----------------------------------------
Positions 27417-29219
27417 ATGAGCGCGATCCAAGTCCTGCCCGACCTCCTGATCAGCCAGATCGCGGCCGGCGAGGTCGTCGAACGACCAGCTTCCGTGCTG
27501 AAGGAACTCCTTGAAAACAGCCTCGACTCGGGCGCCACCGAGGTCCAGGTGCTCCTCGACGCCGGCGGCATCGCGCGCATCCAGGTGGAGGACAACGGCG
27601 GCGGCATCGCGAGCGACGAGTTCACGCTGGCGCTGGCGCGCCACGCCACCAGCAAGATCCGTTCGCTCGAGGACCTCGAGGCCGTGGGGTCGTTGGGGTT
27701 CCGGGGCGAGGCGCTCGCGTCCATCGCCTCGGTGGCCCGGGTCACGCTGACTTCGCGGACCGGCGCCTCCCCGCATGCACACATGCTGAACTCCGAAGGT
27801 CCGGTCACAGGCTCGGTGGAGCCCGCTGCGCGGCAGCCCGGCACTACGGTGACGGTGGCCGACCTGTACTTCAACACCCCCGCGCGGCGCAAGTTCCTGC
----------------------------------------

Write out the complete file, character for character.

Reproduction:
Positions 27417-29219
27417 ATGAGCGCGATCCAAGTCCTGCCCGACCTCCTGATCAGCCAGATCGCGGCCGGCGAGGTCGTCGAACGACCAGCTTCCGTGCTG
27501 AAGGAACTCCTTGAAAACAGCCTCGACTCGGGCGCCACCGAGGTCCAGGTGCTCCTCGACGCCGGCGGCATCGCGCGCATCCAGGTGGAGGACAACGGCG
27601 GCGGCATCGCGAGCGACGAGTTCACGCTGGCGCTGGCGCGCCACGCCACCAGCAAGATCCGTTCGCTCGAGGACCTCGAGGCCGTGGGGTCGTTGGGGTT
27701 CCGGGGCGAGGCGCTCGCGTCCATCGCCTCGGTGGCCCGGGTCACGCTGACTTCGCGGACCGGCGCCTCCCCGCATGCACACATGCTGAACTCCGAAGGT
27801 CCGGTCACAGGCTCGGTGGAGCCCGCTGCGCGGCAGCCCGGCACTACGGTGACGGTGGCCGACCTGTACTTCAACACCCCCGCGCGGCGCAAGTTCCTGC